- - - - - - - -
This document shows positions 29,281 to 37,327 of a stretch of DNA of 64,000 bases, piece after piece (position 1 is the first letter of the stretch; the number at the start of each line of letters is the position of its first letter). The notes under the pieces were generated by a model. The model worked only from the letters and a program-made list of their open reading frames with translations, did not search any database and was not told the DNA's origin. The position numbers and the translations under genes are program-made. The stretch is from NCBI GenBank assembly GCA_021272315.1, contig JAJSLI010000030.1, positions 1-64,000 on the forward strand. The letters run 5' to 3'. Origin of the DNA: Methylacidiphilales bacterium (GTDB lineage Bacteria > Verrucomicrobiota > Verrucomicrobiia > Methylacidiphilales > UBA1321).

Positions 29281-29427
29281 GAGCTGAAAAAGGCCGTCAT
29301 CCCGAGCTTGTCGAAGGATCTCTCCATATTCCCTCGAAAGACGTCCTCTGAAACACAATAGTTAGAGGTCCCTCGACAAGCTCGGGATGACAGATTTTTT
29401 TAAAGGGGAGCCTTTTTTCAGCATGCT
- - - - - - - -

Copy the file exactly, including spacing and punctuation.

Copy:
This document shows positions 29,281 to 37,327 of a stretch of DNA of 64,000 bases, piece after piece (position 1 is the first letter of the stretch; the number at the start of each line of letters is the position of its first letter). The notes under the pieces were generated by a model. The model worked only from the letters and a program-made list of their open reading frames with translations, did not search any database and was not told the DNA's origin. The position numbers and the translations under genes are program-made. The stretch is from NCBI GenBank assembly GCA_021272315.1, contig JAJSLI010000030.1, positions 1-64,000 on the forward strand. The letters run 5' to 3'. Origin of the DNA: Methylacidiphilales bacterium (GTDB lineage Bacteria > Verrucomicrobiota > Verrucomicrobiia > Methylacidiphilales > UBA1321).

Positions 29281-29427
29281 GAGCTGAAAAAGGCCGTCAT
29301 CCCGAGCTTGTCGAAGGATCTCTCCATATTCCCTCGAAAGACGTCCTCTGAAACACAATAGTTAGAGGTCCCTCGACAAGCTCGGGATGACAGATTTTTT
29401 TAAAGGGGAGCCTTTTTTCAGCATGCT